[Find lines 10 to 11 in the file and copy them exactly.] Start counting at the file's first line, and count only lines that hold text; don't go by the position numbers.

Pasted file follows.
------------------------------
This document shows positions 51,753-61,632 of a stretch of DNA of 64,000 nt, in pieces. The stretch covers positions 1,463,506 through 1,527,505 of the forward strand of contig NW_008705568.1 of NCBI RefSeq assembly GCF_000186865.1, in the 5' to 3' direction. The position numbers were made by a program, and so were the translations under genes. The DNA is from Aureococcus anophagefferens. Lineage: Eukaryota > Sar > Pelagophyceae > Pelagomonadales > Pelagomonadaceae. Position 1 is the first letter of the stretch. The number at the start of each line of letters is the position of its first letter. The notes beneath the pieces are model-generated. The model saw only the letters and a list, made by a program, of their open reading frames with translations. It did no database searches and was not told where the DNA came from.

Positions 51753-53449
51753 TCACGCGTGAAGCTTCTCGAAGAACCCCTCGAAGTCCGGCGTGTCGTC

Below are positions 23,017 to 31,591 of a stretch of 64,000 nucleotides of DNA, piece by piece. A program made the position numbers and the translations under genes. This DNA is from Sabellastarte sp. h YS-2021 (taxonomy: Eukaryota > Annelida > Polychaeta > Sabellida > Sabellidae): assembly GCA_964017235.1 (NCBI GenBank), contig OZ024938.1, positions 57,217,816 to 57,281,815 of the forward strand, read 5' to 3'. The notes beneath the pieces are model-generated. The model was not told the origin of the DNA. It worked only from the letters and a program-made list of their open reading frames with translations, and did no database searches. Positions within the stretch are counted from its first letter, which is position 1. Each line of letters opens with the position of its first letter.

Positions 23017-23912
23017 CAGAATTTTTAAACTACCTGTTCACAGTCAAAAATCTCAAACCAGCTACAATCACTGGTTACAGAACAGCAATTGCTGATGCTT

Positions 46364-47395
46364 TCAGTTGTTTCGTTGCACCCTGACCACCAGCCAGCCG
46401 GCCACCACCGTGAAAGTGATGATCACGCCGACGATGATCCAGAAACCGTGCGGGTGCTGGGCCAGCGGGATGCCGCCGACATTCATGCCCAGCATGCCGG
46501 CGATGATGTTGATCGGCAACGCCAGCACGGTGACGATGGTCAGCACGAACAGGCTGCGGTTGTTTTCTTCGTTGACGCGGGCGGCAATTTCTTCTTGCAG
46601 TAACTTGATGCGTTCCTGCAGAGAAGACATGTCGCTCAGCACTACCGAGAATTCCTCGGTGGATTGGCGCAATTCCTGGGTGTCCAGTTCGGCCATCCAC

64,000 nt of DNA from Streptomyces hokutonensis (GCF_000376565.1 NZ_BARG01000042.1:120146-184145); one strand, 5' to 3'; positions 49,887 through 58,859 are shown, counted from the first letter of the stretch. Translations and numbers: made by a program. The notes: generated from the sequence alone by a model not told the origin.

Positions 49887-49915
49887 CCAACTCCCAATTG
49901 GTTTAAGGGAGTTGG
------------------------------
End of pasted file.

46501 CGATGATGTTGATCGGCAACGCCAGCACGGTGACGATGGTCAGCACGAACAGGCTGCGGTTGTTTTCTTCGTTGACGCGGGCGGCAATTTCTTCTTGCAG
46601 TAACTTGATGCGTTCCTGCAGAGAAGACATGTCGCTCAGCACTACCGAGAATTCCTCGGTGGATTGGCGCAATTCCTGGGTGTCCAGTTCGGCCATCCAC